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Survivor: The Home Version

"Survivor" and similar television shows are popular because there are so few ways in modern society for people to test themselves that they feel they have to do it vicariously. We all wonder how we would hold up in a crisis. Would we be one of the survivors on a journey to the North Pole, interrupted by an avalanche? Would we run back into a burning building to get our elderly neighbor's beloved photographs? Would we get back on our surfboard after a shark has taken a chunk out of our arm? I no longer have to ask myself these questions. My mettle has been tested. I survived 15 hours of no television, no computer, and, yes, no microwave.

I'm still not sure what caused the power failure in our neighborhood. It wasn't particularly windy, and it wasn't raining. Although, here in Southern California, if there are two drops of rain, our entire infrastructure falls apart. So it's possible that the outage was the dew's doing.

Our electricity and phones went dead last Monday at 1:17 PM. Almost immediately, I was called on to rescue somebody. The guy had been doing some work in our backyard, and couldn't get out because the electric driveway gate wouldn't work. I didn't let him panic. Thinking only of him, and risking scraping my knuckles on various tools in our drawer, I found the appropriate Allen wrench, and manually opened the gate for him. He embraced his freedom. He could join his friends and co-workers. I, of course, was left to face the elements alone.

I couldn't work at my computer, so I took a deep breath, and then I looked Fear in the eye, and I didn't blink – I would tackle the adventure of cleaning and organizing my office. I threw away mountains of papers, old files, and magazines. I put books where they belonged. I ignored my sweat and my tensing muscles, knowing how good I'd feel when the task was finished. I dusted, I straightened, and I leaned photographs up against the wall where I wanted them to be. (I'll get around to actually nailing up hooks for them during the next power outage).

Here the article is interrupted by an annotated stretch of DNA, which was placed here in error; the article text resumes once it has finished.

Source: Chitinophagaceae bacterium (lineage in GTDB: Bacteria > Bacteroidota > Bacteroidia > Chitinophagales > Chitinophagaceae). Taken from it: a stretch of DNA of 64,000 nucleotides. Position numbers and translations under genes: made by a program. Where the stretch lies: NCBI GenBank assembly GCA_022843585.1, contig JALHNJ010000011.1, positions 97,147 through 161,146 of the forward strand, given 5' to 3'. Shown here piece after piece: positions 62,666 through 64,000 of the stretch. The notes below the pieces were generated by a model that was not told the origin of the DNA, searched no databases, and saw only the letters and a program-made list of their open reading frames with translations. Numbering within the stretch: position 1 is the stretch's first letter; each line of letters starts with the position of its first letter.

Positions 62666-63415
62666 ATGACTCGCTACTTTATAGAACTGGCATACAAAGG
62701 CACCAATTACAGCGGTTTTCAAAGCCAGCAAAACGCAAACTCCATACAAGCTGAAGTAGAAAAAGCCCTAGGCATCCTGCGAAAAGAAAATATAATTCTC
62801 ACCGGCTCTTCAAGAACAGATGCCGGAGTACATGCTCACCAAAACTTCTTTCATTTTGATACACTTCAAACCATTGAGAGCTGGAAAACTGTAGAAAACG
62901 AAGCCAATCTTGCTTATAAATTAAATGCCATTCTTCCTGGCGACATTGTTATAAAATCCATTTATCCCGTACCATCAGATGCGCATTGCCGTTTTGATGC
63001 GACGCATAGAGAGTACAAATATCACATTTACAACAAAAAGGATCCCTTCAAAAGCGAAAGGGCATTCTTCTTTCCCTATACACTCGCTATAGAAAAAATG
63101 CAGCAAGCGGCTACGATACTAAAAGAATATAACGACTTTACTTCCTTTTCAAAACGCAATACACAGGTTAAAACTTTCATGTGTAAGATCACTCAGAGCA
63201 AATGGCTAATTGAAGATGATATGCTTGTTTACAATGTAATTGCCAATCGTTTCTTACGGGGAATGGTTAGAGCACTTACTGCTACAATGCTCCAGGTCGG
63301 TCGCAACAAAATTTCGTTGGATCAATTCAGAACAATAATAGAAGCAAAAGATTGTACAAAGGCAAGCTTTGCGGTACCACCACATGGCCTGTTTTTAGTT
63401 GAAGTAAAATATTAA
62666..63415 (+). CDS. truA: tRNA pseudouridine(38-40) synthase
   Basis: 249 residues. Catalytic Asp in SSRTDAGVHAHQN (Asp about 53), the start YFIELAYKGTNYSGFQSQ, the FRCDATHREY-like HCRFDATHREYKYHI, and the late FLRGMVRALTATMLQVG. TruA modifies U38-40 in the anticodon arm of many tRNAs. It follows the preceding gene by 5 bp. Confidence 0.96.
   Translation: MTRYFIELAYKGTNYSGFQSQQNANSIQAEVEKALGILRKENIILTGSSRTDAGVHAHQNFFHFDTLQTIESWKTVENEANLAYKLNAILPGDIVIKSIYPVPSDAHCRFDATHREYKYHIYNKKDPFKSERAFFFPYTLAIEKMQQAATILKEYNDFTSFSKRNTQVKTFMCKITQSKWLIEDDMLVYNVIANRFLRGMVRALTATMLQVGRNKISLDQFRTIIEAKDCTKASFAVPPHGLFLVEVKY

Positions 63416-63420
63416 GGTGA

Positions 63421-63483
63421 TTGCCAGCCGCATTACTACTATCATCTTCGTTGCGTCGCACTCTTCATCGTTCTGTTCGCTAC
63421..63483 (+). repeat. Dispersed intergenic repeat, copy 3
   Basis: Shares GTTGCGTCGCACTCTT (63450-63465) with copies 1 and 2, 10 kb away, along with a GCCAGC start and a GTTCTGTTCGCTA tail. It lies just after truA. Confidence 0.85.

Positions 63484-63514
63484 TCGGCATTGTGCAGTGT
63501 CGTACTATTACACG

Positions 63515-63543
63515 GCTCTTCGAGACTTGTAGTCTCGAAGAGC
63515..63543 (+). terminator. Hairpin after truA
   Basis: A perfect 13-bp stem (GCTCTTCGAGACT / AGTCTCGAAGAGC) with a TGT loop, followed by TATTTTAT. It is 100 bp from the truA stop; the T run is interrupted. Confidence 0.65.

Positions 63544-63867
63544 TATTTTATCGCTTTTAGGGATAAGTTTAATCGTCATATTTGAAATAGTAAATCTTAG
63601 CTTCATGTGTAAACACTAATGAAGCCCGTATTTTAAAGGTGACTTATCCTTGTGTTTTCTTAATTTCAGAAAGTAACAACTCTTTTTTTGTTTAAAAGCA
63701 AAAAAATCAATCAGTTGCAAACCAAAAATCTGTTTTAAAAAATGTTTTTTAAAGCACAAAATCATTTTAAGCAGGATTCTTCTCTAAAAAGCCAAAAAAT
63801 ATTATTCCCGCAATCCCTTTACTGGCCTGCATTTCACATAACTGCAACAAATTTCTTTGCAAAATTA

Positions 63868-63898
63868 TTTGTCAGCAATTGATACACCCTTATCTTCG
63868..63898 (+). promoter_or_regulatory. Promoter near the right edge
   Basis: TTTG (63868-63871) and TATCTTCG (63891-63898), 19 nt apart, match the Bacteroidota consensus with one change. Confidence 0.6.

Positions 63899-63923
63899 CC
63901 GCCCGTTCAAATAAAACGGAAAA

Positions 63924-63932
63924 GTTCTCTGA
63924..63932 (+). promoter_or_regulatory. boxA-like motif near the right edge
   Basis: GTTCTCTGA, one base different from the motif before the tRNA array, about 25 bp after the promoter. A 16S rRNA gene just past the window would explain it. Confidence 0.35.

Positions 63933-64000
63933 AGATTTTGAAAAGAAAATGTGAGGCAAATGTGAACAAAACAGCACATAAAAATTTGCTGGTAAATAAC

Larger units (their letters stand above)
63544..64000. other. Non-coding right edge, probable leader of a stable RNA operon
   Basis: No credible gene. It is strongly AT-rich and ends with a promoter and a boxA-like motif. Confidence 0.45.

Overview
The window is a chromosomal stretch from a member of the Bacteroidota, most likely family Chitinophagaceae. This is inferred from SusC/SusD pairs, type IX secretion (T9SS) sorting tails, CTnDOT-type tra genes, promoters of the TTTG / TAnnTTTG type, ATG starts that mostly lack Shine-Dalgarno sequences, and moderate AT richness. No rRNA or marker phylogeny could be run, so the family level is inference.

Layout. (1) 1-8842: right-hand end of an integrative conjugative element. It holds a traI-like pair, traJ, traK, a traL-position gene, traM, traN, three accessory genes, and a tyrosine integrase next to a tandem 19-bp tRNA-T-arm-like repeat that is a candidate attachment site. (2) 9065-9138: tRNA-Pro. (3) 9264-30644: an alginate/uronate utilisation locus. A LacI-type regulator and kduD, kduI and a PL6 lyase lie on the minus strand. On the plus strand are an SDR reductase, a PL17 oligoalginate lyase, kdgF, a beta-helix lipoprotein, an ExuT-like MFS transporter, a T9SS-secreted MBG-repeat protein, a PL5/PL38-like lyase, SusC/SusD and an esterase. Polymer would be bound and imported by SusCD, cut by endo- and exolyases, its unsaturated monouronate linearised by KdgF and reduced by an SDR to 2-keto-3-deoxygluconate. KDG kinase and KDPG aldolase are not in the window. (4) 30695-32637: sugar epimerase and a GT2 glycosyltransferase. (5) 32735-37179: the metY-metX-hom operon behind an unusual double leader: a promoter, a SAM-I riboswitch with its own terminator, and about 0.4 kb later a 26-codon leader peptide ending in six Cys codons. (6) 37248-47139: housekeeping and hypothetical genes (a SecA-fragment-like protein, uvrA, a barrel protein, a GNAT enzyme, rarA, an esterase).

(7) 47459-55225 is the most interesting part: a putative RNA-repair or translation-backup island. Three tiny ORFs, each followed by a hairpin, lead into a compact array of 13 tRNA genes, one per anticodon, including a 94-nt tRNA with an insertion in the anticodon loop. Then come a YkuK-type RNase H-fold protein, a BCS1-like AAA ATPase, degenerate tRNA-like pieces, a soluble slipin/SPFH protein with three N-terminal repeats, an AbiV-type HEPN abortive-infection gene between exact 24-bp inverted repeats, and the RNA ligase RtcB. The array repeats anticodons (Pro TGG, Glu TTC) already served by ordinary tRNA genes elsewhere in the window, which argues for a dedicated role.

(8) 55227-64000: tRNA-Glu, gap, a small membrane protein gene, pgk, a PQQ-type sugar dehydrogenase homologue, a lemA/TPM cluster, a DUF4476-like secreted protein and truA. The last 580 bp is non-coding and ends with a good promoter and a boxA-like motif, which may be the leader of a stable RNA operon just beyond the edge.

When my wife got home, we decided to go to an early movie. This, too, was a test of Herculean proportions for both of us -- we sat through the entire new Adam Sandler movie.

Then we went out to dinner. Many of the others in the restaurant were probably soft-bellied techno-dependos who couldn't go for an hour without checking their phone messages. I, on the other hand, had the hearty soup and the earthy salad.

When we got home, our son was in the living room, his schoolbooks and a flashlight at his side. I smiled, proud of my firstborn's resourcefulness. And the more I thought about it, I realized that it was quite possible that he had actually studied more than he would have if there had been electricity. He couldn't watch TV or e-mail his friends. What was left for him to do but study?

This wasn't the only way that the power failure was a blessing. While I realize that major power outages can be tragedies for people and disasters for cities, a minor one isn't bad at all. I recommend your taking advantage of it the next time you have one. Being without power was empowering. It was very quiet, very peaceful. We talked, we read, I wrote longhand on a yellow pad. My wife and I probably wouldn't have had a nice evening out if it weren't for the outage. And my office hasn't looked this good in years.

At around 11:00 that night, I took the dog out for a walk -- with my trusty flashlight. As I stood on our darkened block for a moment, my loyal canine at my side, I was proud that I was able to live "off the grid." Then I noticed almost every house had a car parked in front of its garage. Obviously, these people could not use their electric garage door openers because there was no electricity. I knew they could probably open all of their garage doors manually, but apparently, they weren't aware of this little trick. I guess some people are survivalists, and some aren't.

Lloyd Garver has written for many television shows, ranging from "Sesame Street" to "Family Ties" to "Frasier." He has also read many books, some of them in hardcover.

By Lloyd Garver

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